For cross-community identification and curation, a great example is the Arbitrum community. They give roles to members based on holdings of partner project's tokens. This acknowledges their unique experiences, and previous stages of their online journeys(a great UX moment!!) and helps admins cater to their needs better once they join the community. For example: Holding multiple of the top music NFTs gives you a special role in an emerging artists community, who know knows a little about your interests.
So if one doesn’t rely on tokens, how do you create that level of granularity to set-up, engage and grow your community? To help understand the structures below, here is a short explanation of our core functionality. Guild's membership structure is best described using three primitives: requirements, roles, and rewards.
They are fully custom and free to mix and match across chains and solutions, creating an almost infinite list of combinations that make sense for your needs.
This is a list of the possible solutions and requirement types we have integrated so far, with more coming. These don't require you to mint your own tokens and NFTs, so you can manage access, rewards, and curation like a Web3 native.
Allowlists: The beauty of transparent on-chain activity is that you can simply find and add key community members' addresses directly, or let Guild do that for you automatically. For example, a role in a new podcast community could be set up in Guild by allowlisting addresses that hold $BANK tokens and a Rehash NFTs as they are definitely members of the BanklessHQ and RehashDAO podcast community.
Twitter: have you seen people adding .eth, .sol to their usernames signaling that they are supporting these ecosystems? Well, you can easily include this technique in your community too. You can extend this to special phrases in names and bios that signal a shared identity of members "out in the wild" to recognize each other, such as “ConstitutionDAO” or “KB4”. You can also set requirements as "follow x account" or "having an x amount of followers".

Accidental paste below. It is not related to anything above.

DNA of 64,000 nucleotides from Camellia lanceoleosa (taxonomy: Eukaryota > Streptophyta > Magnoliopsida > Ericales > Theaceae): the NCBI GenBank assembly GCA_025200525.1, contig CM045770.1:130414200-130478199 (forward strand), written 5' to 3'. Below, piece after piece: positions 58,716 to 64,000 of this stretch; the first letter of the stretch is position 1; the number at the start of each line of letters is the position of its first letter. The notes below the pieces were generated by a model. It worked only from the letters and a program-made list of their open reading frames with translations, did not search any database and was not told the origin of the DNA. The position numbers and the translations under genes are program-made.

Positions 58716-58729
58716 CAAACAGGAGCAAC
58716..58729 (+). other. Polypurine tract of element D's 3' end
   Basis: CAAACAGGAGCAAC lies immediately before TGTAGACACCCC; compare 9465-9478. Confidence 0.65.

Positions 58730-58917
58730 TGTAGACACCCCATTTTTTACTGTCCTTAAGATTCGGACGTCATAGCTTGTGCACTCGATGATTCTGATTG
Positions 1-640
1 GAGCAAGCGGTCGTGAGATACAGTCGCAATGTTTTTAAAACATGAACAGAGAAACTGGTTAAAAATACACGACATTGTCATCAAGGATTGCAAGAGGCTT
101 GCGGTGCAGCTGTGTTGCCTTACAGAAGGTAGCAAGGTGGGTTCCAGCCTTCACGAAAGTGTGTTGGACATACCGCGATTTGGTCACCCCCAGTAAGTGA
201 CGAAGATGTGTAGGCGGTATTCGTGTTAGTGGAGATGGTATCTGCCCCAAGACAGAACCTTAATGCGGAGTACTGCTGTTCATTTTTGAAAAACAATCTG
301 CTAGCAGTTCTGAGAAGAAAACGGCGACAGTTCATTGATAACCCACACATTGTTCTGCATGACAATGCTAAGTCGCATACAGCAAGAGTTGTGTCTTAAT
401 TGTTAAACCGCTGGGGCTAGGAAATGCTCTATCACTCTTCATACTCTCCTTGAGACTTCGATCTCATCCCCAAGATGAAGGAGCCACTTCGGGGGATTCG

POAP: Distribute POAPs as rewards and participation records in your community. They provide reputational benefits as well, it is a pretty big flex to be in the first wave of beta testers. POAPs are a great and FREE way to start having on-chain markers of belonging and they can even be used to segment the community. For example, if you mint 5 POAPs for early contributors, you can use these POAPs just like you would an NFT to give access.
Galxe campaigns: are most commonly used as a tool for outreach and engagement campaigns. The utility of the credentials doesn’t have to just end with your campaign. You can follow up with campaign participants as you set up roles for them in the community to ride the momentum.
Holders of other projects coins or NFTs: curating your community by taking into account members' unique journeys. As explained above in our Curation point. Use this for cosmetic purposes, helping members identify each other, signal their unique interests, and simply for special roles.
Membership in other Guilds: As more and more communities start to use Guild, you can use membership in other Guilds as a requirement too! Imagine if you held a Noun NFT and were an active participant of the Nouns Guild… you could be eligible to be a part of the lil Nouns Guild too automatically.
A guide on how to use these and more can be found here.
Guild is the infrastructure for platformless membership management. It enables anyone to create portable social structures around on- & off-chain requirements and build custom user journeys across apps even without launching your own token!
Community members can now automatically access gated areas in any of the connected applications holding a single role.
Explore what platform-agnostic memberships can give, and join our community to stay up to date here. We build the tool, you just have to bring your ideas to build your dream community even without issuing tokens!